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Why an impeachment inquiry and not a special investigation?

Following an admission from the president, Democrat leaders felt comfortable with an impeachment inquiry and not a special investigation.

WASHINGTON D.C., DC — House Speaker Nancy Pelosi announced Tuesday the House will launch a formal impeachment inquiry of President Donald Trump over allegations that he pressured the leader of Ukraine to investigate Joe Biden's family.

Pelosi said the president's actions have "seriously violated the constitution."

"The president must be held accountable, no one is above the law," Pelosi said. 

What happened is just the beginning of a long process. First of all, this inquiry is not the same as a formal impeachment.

All this does is give the House expanded subpoena power so they can investigate and then make decision on whether or not to formally impeach the president. 

RELATED: House to launch impeachment inquiry against President Donald Trump

If that happens, then the president could be charged with what what the Constitution calls a "high crime." But, Andra Gillespie, Associate Professor of Political Science at Emory University, said the definition of a high crime is vague. 

“It is up to Congress to decide what is a high crime and what is a misdemeanor,” she said.

RELATED: What does it take to impeach the President of the United States?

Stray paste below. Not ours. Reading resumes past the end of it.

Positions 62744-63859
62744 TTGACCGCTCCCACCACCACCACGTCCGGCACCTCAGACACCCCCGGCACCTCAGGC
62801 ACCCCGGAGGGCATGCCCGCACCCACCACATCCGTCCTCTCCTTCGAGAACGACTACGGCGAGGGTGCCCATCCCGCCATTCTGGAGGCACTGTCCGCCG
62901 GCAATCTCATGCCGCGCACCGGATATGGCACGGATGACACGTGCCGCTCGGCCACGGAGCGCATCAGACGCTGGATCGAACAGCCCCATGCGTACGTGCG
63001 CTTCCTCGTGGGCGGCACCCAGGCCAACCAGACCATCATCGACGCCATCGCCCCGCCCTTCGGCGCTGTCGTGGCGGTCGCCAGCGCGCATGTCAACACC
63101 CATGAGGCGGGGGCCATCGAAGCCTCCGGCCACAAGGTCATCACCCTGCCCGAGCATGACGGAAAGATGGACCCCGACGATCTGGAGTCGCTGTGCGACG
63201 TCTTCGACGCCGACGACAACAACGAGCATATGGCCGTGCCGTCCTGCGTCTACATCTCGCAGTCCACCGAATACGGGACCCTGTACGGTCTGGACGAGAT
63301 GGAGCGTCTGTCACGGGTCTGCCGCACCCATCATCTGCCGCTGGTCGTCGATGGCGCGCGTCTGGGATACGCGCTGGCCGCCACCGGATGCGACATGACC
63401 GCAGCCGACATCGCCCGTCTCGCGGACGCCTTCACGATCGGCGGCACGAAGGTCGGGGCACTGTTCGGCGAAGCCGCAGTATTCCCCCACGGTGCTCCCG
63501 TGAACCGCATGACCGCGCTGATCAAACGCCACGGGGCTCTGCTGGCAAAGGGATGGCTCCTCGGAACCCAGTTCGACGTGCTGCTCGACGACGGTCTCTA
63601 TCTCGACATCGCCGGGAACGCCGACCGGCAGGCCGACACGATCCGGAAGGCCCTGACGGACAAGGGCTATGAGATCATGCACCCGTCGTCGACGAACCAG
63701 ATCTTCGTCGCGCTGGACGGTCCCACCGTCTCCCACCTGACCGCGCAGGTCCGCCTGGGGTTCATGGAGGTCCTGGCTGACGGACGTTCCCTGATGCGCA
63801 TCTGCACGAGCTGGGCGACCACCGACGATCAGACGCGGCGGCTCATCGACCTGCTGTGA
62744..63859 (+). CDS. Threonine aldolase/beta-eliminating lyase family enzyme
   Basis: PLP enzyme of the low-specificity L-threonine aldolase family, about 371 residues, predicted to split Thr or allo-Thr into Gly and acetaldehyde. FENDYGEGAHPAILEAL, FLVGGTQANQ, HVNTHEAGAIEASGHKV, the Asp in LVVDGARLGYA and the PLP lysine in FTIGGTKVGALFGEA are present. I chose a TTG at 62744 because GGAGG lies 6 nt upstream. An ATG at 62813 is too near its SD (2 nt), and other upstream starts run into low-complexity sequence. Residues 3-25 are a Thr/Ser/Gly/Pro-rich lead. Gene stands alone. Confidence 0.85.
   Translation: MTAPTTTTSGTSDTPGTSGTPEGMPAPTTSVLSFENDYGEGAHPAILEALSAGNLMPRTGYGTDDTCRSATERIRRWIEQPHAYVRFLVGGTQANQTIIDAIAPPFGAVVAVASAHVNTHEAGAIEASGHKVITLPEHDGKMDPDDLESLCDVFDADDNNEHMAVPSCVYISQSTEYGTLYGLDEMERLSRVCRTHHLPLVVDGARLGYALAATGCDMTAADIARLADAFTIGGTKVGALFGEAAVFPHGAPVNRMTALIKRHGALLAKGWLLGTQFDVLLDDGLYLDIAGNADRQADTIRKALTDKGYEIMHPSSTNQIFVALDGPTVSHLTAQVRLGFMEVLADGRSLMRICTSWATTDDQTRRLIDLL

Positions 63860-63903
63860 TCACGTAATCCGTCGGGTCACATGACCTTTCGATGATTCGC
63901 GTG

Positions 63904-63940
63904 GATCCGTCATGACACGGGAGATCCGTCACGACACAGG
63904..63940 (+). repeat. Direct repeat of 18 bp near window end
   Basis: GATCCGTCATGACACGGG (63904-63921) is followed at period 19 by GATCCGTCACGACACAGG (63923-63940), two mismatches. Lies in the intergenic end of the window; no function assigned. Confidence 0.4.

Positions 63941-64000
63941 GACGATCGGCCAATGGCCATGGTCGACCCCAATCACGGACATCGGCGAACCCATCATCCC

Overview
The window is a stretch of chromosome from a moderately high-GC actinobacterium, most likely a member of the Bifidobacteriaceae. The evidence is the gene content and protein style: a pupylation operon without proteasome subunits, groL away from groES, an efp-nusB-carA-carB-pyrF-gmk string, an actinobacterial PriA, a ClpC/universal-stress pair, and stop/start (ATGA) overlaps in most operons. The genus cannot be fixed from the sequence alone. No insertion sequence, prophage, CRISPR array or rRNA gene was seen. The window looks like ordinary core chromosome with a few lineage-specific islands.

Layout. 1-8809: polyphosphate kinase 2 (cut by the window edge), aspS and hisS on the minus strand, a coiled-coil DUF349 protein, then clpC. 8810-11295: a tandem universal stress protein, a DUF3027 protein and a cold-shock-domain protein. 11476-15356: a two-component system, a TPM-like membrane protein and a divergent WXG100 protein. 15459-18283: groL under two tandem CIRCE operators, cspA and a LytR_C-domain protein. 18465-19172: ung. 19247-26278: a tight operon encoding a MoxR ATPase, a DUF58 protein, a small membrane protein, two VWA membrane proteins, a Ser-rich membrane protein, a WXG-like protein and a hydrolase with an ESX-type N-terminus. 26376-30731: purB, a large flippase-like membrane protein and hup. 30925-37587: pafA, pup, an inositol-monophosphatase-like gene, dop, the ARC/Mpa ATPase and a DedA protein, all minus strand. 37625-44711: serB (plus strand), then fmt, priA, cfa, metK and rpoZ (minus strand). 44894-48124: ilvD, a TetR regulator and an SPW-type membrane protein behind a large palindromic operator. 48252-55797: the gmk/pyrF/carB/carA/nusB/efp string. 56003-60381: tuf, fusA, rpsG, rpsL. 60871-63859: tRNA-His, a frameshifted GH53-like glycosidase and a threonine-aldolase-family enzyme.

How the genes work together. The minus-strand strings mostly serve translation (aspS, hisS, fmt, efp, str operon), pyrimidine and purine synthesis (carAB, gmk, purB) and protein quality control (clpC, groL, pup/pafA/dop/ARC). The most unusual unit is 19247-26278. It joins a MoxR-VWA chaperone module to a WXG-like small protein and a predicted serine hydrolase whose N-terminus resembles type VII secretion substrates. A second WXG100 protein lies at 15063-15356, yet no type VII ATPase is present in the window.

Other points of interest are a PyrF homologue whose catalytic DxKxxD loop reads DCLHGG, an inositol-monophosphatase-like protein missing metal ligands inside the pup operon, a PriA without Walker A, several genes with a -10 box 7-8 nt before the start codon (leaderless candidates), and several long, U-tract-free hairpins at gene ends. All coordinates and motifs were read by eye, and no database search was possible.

If the claim is true - that the president used government money for political gain - Gillespie said it could be seen as corruption.

“President Trump admits that he has brought up Joe Biden with the president of the Ukraine, and they are looking at the timing of the order to withhold military aid coming before the call that’s alleged to be problematic, and they are seeing that as a potential red flag," she explained.

Because of that admission, Democrat leaders felt comfortable calling for an impeachment inquiry and not something else - like a special investigation, similar to what Robert Mueller did. 

RELATED: American presidents and impeachment over history

No matter what, Gilllespie said, this really won’t come down to a burden of proof. Rather, it’ll come down to alliances. A vote to remove a president would most likely still fall along party lines, and the Democrats are not the Senate majority.

Gillespie added if this process fails, it would look really bad politically for Democrats.

“That would strengthen him politically and could reinforce the idea that Democrats have gone on a witch-hunt after him,” she said. 

RELATED: Trump reacts to the House launching impeachment inquiry

President Donald Trump reacted to impeachment inquiry announcement on twitter after speaking at the United Nations, tweeting: "Such an important day at the United Nations, so much work and so much success, and the Democrats purposely had to ruin and demean it with more breaking news Witch Hunt garbage. So bad for our Country!"